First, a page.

, thread, pin, eye, sewing, sharp, point, pricked, thimble, haystack, pain, hurt, injection), each of which was semantically associated to a nonstudied critical lure (e. g. , needle). After the presentation of each list, participants were asked to recall the words. Although the lure was not studied, it was falsely recalled 42% of the time. Reodiger and McDermott (1995) replicated Deese’s study with a new set of word lists and also included a recognition test that followed the recall test. Their results showed that participants falsely recalled the nonstudied critical lures on 55% of the lists.
Furthermore, participants falsely recognized the nonstudied critical lures 81% of the time on a subsequent recognition test, which was a rate similar to that for studied list items. Drivdahl & Zaragoza (2001) noted that the DRM task has been frequently used because it is simple and easy to administer, the materials are highly standardized, it produces exceptionally robust false-memory effects, and is a laboratory procedure that allows for a high level of experimental control over manipulations and outcomes (Gallo, 2006). Imagination inflation
The other paradigm that has been used to investigate whether participants may recalls or recognize items in a different context from what was actually presented is the imagination inflation test (Gallo,Weiss, & Schater, 2004). These tests require that participants recollect studying items that satisfy a certain criterion (e. g. , studied as picture vs. studied as words). The condition that some items were studied twice was included to prevent participants from employing concluding, “I remember that this item was studied as a red word, so it could not have been studied as a picture.
” Therefore, participants were required to recollect that the stimulus was studied in the appropriate context (e. g. , pictures on the picture test). Gallo et al. (2004) found that false alarms (FAs) to items studied as red words on the pictures test were lower than those to items presented as pictures on the red word test. Autobiographical writing False or distorted memories can be studied by both autobiographical paradigm of studying false memories.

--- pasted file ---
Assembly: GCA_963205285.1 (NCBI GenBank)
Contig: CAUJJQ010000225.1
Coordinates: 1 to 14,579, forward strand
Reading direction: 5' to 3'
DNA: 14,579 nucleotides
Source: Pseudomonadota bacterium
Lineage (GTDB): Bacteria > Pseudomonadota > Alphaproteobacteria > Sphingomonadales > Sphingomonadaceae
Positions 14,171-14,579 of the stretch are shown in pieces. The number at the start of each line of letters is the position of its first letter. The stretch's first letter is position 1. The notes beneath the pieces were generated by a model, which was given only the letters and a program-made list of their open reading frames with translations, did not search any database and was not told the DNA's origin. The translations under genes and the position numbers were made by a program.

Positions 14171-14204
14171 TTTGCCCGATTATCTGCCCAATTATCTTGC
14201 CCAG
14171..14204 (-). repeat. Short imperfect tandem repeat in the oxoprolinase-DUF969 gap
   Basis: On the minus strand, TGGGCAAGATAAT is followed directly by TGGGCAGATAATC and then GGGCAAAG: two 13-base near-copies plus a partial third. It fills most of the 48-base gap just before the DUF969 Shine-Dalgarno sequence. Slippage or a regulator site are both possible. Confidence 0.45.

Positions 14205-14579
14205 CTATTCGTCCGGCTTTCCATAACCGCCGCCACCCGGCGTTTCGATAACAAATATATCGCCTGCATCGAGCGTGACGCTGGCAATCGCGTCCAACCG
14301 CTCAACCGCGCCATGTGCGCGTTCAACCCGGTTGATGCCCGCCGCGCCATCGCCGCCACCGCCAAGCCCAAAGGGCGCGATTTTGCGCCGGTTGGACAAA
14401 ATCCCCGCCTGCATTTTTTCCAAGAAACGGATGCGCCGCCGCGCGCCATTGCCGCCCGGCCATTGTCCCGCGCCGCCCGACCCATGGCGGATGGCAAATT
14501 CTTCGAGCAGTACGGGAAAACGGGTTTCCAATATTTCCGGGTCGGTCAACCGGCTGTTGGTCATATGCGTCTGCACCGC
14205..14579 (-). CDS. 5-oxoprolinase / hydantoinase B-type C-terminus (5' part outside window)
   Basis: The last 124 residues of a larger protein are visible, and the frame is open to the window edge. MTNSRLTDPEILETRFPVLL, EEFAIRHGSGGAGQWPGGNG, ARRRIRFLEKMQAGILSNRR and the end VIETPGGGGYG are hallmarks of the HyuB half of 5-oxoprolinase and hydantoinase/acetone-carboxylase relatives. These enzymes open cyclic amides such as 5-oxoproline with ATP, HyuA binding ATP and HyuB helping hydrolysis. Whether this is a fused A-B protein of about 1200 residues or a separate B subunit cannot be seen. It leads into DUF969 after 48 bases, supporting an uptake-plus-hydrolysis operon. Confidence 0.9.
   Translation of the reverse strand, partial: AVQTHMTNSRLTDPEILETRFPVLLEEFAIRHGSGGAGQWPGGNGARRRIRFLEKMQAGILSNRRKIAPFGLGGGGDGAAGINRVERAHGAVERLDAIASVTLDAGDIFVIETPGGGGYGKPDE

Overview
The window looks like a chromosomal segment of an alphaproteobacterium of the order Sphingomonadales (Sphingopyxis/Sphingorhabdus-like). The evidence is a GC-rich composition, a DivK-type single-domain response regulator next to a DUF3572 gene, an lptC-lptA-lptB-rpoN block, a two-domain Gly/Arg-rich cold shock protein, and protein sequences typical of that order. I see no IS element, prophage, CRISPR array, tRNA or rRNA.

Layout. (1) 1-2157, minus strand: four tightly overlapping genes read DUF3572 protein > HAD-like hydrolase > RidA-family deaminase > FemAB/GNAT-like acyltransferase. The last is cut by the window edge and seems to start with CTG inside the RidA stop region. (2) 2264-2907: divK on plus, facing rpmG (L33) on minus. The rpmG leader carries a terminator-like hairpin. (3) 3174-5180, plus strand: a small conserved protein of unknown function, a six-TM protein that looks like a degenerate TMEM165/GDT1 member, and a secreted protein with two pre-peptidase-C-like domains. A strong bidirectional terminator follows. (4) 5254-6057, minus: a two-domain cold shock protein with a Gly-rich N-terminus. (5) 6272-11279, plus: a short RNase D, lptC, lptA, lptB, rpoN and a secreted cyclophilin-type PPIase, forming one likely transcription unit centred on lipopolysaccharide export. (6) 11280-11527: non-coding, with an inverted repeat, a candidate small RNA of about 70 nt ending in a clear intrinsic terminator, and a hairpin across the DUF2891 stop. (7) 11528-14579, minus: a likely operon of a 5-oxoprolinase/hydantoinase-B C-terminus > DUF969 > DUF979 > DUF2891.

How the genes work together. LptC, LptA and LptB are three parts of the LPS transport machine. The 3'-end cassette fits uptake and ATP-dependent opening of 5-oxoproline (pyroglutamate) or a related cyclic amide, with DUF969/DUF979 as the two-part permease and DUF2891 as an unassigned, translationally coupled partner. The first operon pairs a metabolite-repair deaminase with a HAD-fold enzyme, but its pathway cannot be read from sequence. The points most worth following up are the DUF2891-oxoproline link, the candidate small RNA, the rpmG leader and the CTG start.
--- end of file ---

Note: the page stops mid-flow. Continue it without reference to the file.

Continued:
This often involved interviewing participants on multiple occasions in which they are repeatedly asked to remember childhood experiences. Some of these experiences actually occurred, which were verified by their family members, whereas other experiences did not occur, but were merely suggested by the experimenter. The major question in this procedure is whether participants may be included to generate a false memory of an event that did not happen.
In these experimental investigations, people have been shown to create false memories of such matters as being lost in a small ( Loftus & Pickrell, 1995), making an overnight visit to a hospital (Hyman, Husband, & Billings, 1995), taking a hot air balloon ride (Wade, Garry, Read, & Lindsay, 2002), getting their fingers caught in a mousetrap (Ceci, Huffman, Smith, & Loftus, 1994), and spilling a punchbowl on someone at a wedding reception (Hyman & Pentland, 1996). In general, the results of these studies show that people, when given repeated suggestions, can come to remember events that never happened.
Experimental The experimental paradigm of examining false memories usually involves presenting various stimulus materials to participants, who are later asked to recall what they have studied or to recognized which test items they have studied. In terms of false memories, the major question in this method concerns whether participants may recall or recognize items not previously studied, or may recall or recognize items in a different context from what was actually studied. In such studies, a variety of stimulus materials have been used.